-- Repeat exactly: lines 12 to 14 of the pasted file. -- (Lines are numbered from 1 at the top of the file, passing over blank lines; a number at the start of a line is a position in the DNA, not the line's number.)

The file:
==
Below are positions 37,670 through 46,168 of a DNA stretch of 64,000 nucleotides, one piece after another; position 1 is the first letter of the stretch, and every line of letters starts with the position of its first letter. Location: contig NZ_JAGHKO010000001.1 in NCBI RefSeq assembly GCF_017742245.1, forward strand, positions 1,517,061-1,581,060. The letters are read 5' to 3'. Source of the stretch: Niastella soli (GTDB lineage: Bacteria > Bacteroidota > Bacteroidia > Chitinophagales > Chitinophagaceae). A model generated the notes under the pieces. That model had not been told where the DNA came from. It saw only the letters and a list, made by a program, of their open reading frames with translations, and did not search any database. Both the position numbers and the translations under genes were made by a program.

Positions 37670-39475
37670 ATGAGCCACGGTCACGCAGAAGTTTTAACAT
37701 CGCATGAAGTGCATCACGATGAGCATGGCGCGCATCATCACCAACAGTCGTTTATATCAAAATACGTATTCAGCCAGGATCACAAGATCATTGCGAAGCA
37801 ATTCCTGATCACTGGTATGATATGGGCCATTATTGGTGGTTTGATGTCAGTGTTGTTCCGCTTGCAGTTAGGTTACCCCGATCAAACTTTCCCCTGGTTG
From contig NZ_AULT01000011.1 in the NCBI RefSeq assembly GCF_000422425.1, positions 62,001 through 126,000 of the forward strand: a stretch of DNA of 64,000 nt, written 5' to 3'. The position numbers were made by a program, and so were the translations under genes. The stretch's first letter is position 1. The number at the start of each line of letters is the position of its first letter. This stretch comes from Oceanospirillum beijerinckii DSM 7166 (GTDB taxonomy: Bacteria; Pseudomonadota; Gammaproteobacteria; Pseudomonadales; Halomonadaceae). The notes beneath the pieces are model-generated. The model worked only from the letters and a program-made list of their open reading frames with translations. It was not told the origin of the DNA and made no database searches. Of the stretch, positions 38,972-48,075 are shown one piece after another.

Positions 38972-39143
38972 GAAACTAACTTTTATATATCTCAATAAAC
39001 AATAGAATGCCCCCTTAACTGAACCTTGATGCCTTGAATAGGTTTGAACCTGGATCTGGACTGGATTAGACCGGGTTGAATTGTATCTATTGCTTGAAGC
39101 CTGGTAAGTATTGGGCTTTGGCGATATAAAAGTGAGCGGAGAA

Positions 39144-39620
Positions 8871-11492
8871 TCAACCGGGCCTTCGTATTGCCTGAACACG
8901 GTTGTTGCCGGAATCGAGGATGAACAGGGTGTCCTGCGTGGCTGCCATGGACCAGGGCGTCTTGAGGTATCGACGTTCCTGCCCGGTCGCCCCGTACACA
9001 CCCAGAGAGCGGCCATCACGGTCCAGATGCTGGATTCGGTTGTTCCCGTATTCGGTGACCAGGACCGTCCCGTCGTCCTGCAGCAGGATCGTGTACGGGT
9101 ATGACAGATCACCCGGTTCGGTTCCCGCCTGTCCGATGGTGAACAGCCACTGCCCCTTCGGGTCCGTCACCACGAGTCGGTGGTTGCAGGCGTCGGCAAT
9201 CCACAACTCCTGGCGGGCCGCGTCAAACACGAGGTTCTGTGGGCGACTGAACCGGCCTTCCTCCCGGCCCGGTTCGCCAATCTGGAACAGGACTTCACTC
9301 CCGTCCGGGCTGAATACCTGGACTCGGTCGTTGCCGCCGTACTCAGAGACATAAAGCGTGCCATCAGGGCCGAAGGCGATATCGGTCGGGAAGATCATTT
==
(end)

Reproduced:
Positions 8871-11492
8871 TCAACCGGGCCTTCGTATTGCCTGAACACG
8901 GTTGTTGCCGGAATCGAGGATGAACAGGGTGTCCTGCGTGGCTGCCATGGACCAGGGCGTCTTGAGGTATCGACGTTCCTGCCCGGTCGCCCCGTACACA